• Bylaws are the internal governing document of the corporation and should spell out the rules and procedures of the corporation.
    • An initial meeting with any other members of the corporation should be conducted in order to establish the corporation’s bylaws.
    • In California, a corporation is required to establish bylaws, but they do not need to file them with the state. Instead, they can be kept with the company’s documents.
    • The types of regulations you need to follow depend on the type of legal entity you form.
    • That might include holding formal meetings and keeping records and minutes.

File the Articles of Incorporation

Depending on the type of corporation you choose, there are different requirements for the Articles of Incorporation. California requires that authorized shares of stock and par value be listed. In some states, changing the number of shares or their value will incur additional fees, but that’s not the case in California.

A corporation must also designate an Agent for Service of Process, also known as a Registered Agent, and list the Registered Agent’s name and physical address (no P.O. Boxes). The corporation’s Registered Agent must be available during normal business hours to accept tax and legal documents on behalf of the corporation. In California, the corporation’s officers are not required to be listed on the Articles of Incorporation.

Taxes, Licenses and Fees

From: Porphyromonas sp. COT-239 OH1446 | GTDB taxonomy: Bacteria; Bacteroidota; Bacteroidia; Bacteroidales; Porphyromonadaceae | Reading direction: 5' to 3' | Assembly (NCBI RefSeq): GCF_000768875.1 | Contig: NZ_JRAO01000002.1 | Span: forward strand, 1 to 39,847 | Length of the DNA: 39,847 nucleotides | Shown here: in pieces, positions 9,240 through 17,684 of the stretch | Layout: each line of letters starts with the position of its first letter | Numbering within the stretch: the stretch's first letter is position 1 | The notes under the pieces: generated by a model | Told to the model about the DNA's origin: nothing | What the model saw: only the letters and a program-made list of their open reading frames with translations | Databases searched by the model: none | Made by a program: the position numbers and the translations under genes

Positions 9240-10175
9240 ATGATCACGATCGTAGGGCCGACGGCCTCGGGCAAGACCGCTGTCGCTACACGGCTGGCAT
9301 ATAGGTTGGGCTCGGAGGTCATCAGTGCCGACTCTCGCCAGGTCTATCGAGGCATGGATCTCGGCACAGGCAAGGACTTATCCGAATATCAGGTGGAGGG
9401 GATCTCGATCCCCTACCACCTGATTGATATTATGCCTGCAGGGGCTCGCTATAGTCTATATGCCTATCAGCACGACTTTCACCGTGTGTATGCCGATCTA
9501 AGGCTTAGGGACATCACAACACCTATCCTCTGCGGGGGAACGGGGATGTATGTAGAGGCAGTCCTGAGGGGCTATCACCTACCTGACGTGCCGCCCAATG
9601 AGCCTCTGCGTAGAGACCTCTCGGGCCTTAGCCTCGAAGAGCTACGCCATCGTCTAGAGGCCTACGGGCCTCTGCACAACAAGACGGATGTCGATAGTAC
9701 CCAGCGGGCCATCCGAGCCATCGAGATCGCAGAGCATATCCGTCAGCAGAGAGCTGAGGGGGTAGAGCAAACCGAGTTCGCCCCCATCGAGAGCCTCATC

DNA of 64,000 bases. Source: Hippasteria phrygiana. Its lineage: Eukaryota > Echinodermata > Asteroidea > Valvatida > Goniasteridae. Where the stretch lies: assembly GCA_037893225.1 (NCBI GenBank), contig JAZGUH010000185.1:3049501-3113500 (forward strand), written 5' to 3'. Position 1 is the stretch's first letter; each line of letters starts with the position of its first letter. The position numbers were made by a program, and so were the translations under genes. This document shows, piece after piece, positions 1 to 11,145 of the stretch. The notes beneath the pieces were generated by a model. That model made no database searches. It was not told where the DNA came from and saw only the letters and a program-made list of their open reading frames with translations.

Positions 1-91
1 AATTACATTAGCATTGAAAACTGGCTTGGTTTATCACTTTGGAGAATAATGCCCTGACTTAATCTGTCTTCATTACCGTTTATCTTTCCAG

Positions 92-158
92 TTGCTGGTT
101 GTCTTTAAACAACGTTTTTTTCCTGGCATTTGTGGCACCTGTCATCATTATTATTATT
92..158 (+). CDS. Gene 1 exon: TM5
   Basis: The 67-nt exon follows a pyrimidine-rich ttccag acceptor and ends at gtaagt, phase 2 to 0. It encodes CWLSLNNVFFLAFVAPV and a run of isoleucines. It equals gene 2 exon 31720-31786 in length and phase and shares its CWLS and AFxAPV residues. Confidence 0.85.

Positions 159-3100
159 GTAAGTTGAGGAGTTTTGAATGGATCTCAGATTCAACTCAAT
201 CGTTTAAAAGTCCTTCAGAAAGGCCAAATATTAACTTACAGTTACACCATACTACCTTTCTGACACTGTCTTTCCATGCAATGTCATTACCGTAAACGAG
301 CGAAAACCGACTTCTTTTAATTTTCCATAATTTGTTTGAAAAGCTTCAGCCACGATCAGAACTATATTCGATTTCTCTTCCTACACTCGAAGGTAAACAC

The next step is to obtain an EIN, or Federal Employer Identification Number, available for free from the IRS. This number is used for tax purposes for both the federal and state levels, and it’s usually required by banks to open a business checking account, which you will need to do.

If your corporation requires any business licenses or permits from the county, city or state, this is the time to obtain them. Many types of businesses require at least one type of business license or permit, and some require multiple licenses or permits.

File an Initial Statement of Information with the State

The state of California requires that, within 90 days of filing the Articles of Incorporation, the organization must file an Initial Statement of Information SI-550 with the California Secretary of State. The form must include the following:

  • The corporation’s name
  • California Secretary of State’s file number for the corporation
  • The corporation’s street address of its principle office
  • The corporation’s mailing address if different than above
  • The corporation’s registered agent details
  • The corporation’s general type of business activity
  • A filing fee of $25

Director Information

California has requirements for the number of directors of corporations based on the number of shareholders in a corporation.

  • A corporation with three or more shareholders must have at least three directors.
  • Conversely, if a corporation only has one shareholder, it must have one director, but can have any number more than that.
  • The same goes for a corporation with two shareholders. It must have at least two directors, but can have more than two as well.

California has no requirement on where a director must reside, which means a director does not need to reside in the state of California. The names and addresses of directors are not required to be listed in the Articles of Incorporation.